Review: “Space Invaders Invincible Collection” (Nintendo Switch, 80s August Special)
Welcome back to 80s August, The Splintering’s month-long celebration of the greatest decade since martians built the pyramids!
Today, we’re going to take a look at Space Invaders Invincible Collection on Nintendo Switch.* I know what you’re thinking- that Taito first released Space Invaders in 1978, not the 1980s. True enough, but Space Invaders was absolutely still an arcade mainstay in the early 80s, and one of the games released as part of this collection, Space Cyclone, was originally released in 1980. Besides, you can start your own website with your own 80s theme month if you don’t like it, dink.
Space Invaders Invincible Collection comes with ten games that are either part of or kinda related to the classic Space Invaders series. It seems best to write this review by breaking apart each game, so that’s what we’re going to do.
The 1978 classic that started it all. Designed by Tomohiro Nishikado, Space Invaders became an intercontinental sensation upon release. In just a few years, Space Invaders had grossed more than $15 billion dollars (adjusted for inflation), making it not only the most successful video game product ever released, but also the highest-grossing entertainment product at the time.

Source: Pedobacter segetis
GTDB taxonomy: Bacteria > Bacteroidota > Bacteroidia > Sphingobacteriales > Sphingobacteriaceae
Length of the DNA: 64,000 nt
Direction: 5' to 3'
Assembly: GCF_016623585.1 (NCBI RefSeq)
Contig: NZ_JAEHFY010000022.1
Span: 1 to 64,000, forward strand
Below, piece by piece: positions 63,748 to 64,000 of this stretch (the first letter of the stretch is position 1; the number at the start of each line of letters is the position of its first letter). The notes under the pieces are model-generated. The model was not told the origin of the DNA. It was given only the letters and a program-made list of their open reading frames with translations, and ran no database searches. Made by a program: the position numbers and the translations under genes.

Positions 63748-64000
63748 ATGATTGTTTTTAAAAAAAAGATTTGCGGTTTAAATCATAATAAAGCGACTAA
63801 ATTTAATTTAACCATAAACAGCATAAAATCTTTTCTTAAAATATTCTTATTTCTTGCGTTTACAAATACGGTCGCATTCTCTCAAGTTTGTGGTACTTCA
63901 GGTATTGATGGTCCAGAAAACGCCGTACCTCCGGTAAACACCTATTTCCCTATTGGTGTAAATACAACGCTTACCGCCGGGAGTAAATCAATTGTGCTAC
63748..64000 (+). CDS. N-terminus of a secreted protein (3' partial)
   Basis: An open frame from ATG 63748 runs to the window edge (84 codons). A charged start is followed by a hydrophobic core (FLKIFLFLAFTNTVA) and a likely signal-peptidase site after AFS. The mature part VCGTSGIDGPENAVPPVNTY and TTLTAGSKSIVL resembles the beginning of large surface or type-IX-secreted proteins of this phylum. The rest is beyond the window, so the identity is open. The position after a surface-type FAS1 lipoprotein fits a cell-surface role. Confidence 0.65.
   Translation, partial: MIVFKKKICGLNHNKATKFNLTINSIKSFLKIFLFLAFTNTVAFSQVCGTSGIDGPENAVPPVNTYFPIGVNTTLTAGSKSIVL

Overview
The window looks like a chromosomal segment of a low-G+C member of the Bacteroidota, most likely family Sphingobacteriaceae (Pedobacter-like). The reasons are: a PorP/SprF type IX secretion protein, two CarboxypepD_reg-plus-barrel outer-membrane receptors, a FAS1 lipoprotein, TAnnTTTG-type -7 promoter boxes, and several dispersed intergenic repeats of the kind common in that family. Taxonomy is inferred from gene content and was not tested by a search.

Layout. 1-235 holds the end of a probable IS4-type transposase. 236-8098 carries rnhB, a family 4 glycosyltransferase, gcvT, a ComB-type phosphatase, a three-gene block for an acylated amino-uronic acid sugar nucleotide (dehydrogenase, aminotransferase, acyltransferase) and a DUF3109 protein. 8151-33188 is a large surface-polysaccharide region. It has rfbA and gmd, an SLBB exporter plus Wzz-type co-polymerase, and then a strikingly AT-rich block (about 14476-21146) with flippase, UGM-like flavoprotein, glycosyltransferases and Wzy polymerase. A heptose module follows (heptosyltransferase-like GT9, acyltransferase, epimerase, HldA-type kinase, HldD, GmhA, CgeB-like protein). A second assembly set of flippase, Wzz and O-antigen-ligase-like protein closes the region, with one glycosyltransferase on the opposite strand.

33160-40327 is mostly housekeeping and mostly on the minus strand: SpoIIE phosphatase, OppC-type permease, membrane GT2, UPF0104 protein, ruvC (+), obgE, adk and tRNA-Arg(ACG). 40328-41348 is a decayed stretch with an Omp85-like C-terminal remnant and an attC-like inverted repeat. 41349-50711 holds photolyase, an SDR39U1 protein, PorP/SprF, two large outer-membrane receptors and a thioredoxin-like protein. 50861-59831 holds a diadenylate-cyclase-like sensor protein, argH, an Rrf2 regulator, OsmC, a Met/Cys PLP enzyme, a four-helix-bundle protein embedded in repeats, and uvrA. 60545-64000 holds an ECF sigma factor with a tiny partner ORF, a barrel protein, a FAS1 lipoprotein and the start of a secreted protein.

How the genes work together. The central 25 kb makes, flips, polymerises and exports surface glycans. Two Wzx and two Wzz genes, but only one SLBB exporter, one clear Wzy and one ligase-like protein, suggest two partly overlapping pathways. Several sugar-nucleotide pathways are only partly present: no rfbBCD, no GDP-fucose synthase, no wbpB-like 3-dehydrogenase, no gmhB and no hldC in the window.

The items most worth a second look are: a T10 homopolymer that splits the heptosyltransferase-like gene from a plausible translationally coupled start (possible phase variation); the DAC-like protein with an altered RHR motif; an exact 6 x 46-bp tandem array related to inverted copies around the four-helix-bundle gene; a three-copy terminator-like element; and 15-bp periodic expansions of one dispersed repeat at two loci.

This version of Space Invaders is presented with its original black and white graphics. Players control a space ship locked to the bottom of the screen and blast away at rows of encroaching alien adversaries. As you blast them into oblivion, the invaders start to speed up, sliding back and forth ever more quickly before they reach the bottom of the screen, and of course, killing you. It may seem simple at first, but naturally, the invaders shoot back, and hitting the very last enemy is pretty tough given how quickly he darts across the screen.
Fortunately, you have four barriers laid out near the bottom of the screen that you can hide behind if things get too frantic, but every hit – whether from you or the enemy – chips away at these barriers until they are rendered useless.
While there are stages, besting your high score is really the objective in Space Invaders. Each type of invader gives you different amounts of points, and shooting down the UFOs that occasionally fly by will net you some nice bonus points.